Trace amounts of flame retardants, banned in the US for more than a decade, are still being passed through umbilical cord blood from mothers to their babies, according to Indiana University research. The chemicals are linked to health concerns including hormone disruption and low birth weight.
PBDEs, or polybrominated diphenyl ethers, were commonly used flame retardants in building materials, electronics and textiles until they were banned in 2004. The chemicals leach into the environment, where they persist and are found today in virtually every population worldwide.
The research, conducted by a team of scientists including Amina Salamova of the IU School of the Public and Environmental Affairs, is believed to be among the few in the US to detect the presence of PBDEs in samples drawn from matched mother-infant umbilical cord blood.
“What is especially concerning is that we found consistently higher levels of PBDEs in the infant of each mother-infant pair, suggesting the babies have higher circulating concentrations of these potentially neurotoxic and endocrine-disrupting chemicals compared with their mothers,” Salamova said.
The researchers found especially high levels of the chemical BDE-47 in infant blood. That’s consistent with other studies and could be the result of its use until 2004 by manufacturers of sofas, mattresses and other foam-filled household products that are still in many homes today.
The samples were drawn from 10 mother-infant pairs at the University of Tennessee Medical Centre in Knoxville. An additional tube of blood was drawn from the mothers once they were in active labor. At delivery, an additional tube of cord blood was obtained.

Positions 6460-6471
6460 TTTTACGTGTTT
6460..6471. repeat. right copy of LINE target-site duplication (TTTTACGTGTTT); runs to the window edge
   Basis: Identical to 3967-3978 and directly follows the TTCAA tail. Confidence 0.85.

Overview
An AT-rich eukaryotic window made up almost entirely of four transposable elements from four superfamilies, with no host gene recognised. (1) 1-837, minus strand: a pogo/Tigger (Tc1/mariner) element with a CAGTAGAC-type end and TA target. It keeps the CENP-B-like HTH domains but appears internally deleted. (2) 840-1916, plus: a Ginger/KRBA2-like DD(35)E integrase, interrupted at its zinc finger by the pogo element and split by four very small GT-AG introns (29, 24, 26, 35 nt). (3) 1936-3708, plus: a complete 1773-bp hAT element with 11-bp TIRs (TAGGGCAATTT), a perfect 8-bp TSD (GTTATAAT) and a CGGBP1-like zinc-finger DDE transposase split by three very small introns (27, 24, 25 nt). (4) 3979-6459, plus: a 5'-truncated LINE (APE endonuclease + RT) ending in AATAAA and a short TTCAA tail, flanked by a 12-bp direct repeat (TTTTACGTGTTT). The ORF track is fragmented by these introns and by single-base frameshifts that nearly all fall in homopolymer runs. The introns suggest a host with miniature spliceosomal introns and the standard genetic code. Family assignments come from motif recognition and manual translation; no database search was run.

The scientists found the PBDEs in the blood serum, the clear liquid that can be separated from clotted blood. Although this work did not determine whether the babies exposed to the chemicals have been harmed, the research group emphasised the importance of developing such research.
“Long-term follow-up studies of newborns are essential to determine if there are differences in health based on PBDE levels,” Salamova said. “These findings underscore the importance of families reducing the sources of dangerous flame retardants in their homes because, over time, what’s in a house can end up in a mother’s body.”
Polybrominated diphenyl ethers (PBDEs) are commonly used flame retardants in foams, building material, electronics, and textiles. These chemicals leach into the environment, where they persist, and are found today in virtually every population worldwide. Several studies in recent years have detected the presence of PBDEs in maternal and infant samples. However, few of these studies were conducted in the U.S., and few examined paired or matched mother blood-cord blood samples. We analyzed serum from 10 mother-infant pairs for the presence of PBDEs in a patient population in the Southeastern U.S. Out of 35 measured PBDE congeners, five (BDE-28, -47, -99, -100, and -153) were present, with detection frequencies of 65–100 %. The total PBDE concentrations in maternal and infant sera were highly correlated (r2 = 0.710, p = 0.0043). The levels of BDE-47, -99, and -100 and of total PBDEs were higher in the infant cord sera when compared with those in maternal sera (p < 0.017), suggesting that fetuses and neonates might have higher circulating concentrations of these potentially neurotoxic and endocrine disrupting chemicals compared with their mothers. The primary focus henceforward should be whether there are any deleterious effects from exposure to these chemicals on human health.
Paul Terry, Craig V Towers, Liang-Ying Liu, Angela A Peverly, Jiangang Chen, Amina Salamova